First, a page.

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How the Governor-General is trying to recruit more students from India

Governor General David Johnston gesture during an interview at Rideau Hall February 19, 2014 in Ottawa.

Dave Chan/The Globe and Mail

As he prepares a passage to India, Governor-General David Johnston knows there's a goal to attract more of the subcontinent's students to Canada. But he also has an eye on promoting traffic in the other direction: seeing more Canadian teachers and students travel abroad.

In his low-key way, Mr. Johnston has fit his own passion for international education into a major Canadian objective: drawing foreign students paying higher international tuition fees into Canadian schools.

When he leads an eight-day mission to India on Saturday, it will focus in large part on furthering the government's efforts to double the number of foreign students in Canada – following the example of other Western countries, such as Australia, which have found that educating the rapidly growing middle classes of emerging nations such as China and India can be a money-spinner.

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But it also serves as a way to open Canada to the world, with the potential return a long-term expansion of trade and other ties – because foreign students are more likely to do work that links their native country to the land of their studies. And it works in both directions.

"I'd be much happier if we were in a league with Australia, where [education for foreign students] is in their top-three export industries," Mr. Johnston said. "And then, of course, come all of the other benefits to a country that is educating others countries' students, and encouraging our own students to travel, live, work, study in those other countries – because out of those relationships, some very long, enduring, good consequences follow."

The former president of the University of Waterloo and principal of McGill has in some ways been at this for a long time. This will be his fifth visit to India in the past eight years. As Waterloo's president, he worked to build research exchanges and twinned Waterloo with one of India's new Institutes of Technology.

But this governor-general, who has adopted the relatively low-profile style of viceroy as public servant, stresses that from the first he told officials he wanted his travels to play a part in a Canadian agenda, not his own.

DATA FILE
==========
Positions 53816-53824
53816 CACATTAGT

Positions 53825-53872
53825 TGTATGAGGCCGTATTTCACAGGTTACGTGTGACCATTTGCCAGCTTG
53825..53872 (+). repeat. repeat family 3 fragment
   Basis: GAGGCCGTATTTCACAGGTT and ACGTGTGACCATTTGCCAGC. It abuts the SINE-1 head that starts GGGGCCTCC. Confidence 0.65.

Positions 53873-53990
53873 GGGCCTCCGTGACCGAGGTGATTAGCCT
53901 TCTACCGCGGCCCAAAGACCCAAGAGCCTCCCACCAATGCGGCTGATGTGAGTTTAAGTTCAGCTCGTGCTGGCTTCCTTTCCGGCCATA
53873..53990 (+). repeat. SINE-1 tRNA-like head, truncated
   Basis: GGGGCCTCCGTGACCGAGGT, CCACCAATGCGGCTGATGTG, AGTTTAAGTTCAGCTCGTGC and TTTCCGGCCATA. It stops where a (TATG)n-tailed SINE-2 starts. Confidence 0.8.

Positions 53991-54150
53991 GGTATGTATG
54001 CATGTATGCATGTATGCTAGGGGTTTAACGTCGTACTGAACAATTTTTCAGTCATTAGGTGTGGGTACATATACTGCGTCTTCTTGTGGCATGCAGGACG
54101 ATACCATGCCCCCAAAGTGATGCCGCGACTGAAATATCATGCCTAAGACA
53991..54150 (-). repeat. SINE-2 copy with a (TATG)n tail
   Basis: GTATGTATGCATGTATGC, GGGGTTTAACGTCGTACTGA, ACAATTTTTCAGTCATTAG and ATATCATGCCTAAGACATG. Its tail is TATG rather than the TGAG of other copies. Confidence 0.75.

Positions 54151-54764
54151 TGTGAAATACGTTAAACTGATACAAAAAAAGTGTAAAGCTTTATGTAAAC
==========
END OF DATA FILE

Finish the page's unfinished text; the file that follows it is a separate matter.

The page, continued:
"Their question was, 'What part of the world do you want to visit?'" he said. "My answer was none. Where do you want me to go?"

That led to travels to more than 30 countries, with foreign students a central thrust. That agenda was first driven by universities and colleges, then backed by the Conservative government as a vast trade opportunity. Chinese students alone brought in $1.8-billion to Canada in 2010, according to a government-commissioned report.

India, with its growing middle class but shortage of universities, is one of the biggest markets. Mr. Johnston argues it's an opportunity for Canada – which can leverage a high-quality, relatively low-cost education system, and a reputation for safe cities and openness to other cultures.

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But he noted the countries he's visited, including Brazil, China and India, are interested in more than a destination for their students. "They want the capacity to build their talent," he said.

Canada can make a real contribution in countries such as India, he said, by exporting lessons of its high-quality education system, connecting universities and sending teachers abroad.

"The transfer would cover a range of things. Helping to develop talented young people. Helping to develop institutions that in turn educate the talented young people. Helping them build research collaborations so that their ideas, their basic knowledge is enhanced," he said. "But it's a wonderful two-way street, because we gain so much from those exchanges."

Mr. Johnston wants to send Canadians abroad – something he sought to encourage at Waterloo. His own five daughters started international exchanges – in China, Latin America and elsewhere – at age 12, "and it's been the best part of their education," he said. They were lucky, but it's not the norm in Canada, and it's increasingly important, he said: "If I had my druthers, every Canadian university and college student would spend time abroad as part of their program."

It's very important that Canada be an international country, he said. "And if we could focus just on the business of young people having a better knowledge and understanding of, and interest and sympathy for other cultures, you would find so many other specific advantages flow from that, including the trade ones."

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About the Author
Chief political writer

Campbell Clark has been a political writer in The Globe and Mail’s Ottawa bureau since 2000. Before that he worked for The Montreal Gazette and the National Post. He writes about Canadian politics and foreign policy. More


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